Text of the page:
Swedish operators say new rules promote illegal gambling
Are Swedish gambling regulators unwittingly promoting an exodus of players from regulated online gambling sites to the black market? That’s the claim being made by Swedish operation association Branscheforenigen för Onlinespel (BOS). They’re making the claim based on a recent survey they conducted and are hoping to use that data to help upend recent changes to Swedish gaming law that limit deposits and strengthen self-exclusion rules.
According to the BOS survey, approximately seven percent of the 3,208 people they surveyed admitted to playing on black market gambling sites. It’s a number that serves the interests of the gambling industry, but many of those players also admitted to not knowing whether they were playing at unlicensed sites or not.
Regardless, BOS trumpeted the findings in a statement reported on by iGaming Business saying, “The survey shows what we have been saying for a long time: that strict restrictions on licensed gaming companies are why players leave for the unlicensed market. The Swedish-licensed gaming market is subject to so many government restrictions that gaming consumers are tired, and increasingly seek their gaming experiences elsewhere… Every consumer who is lost to the unlicensed gaming market is a player who is not reached by the Swedish consumer protection.”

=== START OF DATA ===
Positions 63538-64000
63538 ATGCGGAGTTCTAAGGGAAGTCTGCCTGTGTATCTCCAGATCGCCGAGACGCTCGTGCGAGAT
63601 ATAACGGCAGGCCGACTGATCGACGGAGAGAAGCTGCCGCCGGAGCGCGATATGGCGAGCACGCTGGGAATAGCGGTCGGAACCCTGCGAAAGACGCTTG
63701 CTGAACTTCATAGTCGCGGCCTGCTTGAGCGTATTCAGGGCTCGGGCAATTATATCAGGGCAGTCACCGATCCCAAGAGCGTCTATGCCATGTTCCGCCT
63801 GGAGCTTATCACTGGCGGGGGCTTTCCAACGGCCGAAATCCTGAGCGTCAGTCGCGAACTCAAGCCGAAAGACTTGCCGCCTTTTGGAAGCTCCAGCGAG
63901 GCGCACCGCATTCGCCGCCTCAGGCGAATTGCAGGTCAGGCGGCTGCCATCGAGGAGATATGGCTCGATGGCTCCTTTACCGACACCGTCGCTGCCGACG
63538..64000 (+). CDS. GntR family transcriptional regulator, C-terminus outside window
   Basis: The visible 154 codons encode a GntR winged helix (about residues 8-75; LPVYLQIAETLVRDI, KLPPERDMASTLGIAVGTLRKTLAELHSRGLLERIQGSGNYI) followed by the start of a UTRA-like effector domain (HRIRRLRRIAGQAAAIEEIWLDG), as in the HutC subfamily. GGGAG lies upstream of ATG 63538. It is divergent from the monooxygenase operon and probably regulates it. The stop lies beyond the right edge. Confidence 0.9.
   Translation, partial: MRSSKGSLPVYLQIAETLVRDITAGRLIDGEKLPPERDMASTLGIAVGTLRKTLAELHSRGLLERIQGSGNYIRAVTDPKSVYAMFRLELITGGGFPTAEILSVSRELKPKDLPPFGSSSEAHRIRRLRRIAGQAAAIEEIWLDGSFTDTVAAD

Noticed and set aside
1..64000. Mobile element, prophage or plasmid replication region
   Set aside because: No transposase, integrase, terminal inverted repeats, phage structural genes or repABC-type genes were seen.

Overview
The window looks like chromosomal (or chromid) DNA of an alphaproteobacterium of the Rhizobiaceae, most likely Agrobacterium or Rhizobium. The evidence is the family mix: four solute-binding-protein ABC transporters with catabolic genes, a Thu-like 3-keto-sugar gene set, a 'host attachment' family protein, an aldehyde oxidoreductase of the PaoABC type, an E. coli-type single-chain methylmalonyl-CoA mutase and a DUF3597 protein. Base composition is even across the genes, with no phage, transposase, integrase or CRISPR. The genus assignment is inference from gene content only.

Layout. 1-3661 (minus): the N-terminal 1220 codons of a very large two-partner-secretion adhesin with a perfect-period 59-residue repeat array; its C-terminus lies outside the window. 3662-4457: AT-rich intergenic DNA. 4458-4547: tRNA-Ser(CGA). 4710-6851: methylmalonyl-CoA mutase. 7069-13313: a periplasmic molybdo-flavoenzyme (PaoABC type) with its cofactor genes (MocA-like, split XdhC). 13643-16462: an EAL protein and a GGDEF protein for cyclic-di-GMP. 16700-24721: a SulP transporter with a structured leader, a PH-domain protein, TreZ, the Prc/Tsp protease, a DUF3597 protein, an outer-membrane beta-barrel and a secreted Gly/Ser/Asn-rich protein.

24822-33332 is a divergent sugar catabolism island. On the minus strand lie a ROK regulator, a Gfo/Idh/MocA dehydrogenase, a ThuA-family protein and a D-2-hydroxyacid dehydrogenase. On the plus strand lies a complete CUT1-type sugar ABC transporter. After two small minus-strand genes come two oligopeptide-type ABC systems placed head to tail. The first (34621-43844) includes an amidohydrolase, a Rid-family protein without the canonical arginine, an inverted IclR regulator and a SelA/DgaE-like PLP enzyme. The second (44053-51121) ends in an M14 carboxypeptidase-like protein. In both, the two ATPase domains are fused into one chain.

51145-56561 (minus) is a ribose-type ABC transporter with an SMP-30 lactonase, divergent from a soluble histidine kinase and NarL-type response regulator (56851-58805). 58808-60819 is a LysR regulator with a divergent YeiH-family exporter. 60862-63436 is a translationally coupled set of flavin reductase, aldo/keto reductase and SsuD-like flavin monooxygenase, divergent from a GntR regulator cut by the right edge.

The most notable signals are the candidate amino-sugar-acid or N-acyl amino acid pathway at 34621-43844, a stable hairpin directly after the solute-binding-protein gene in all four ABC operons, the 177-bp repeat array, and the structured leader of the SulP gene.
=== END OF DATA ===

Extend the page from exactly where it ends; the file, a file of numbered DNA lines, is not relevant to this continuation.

The answer to this “exodus” of players to the black market is, according to BOS, a reversal of course on deposit limits and looser self-exclusion rules. Continued enforcement of the current rules, they say, would only cause black market gambling operators to “rejoice”.
So far the survey has had no discernible impact on Swedish lawmakers, who have shown no indication that they’re willing to roll back the new rules on self-exclusion and deposit limits.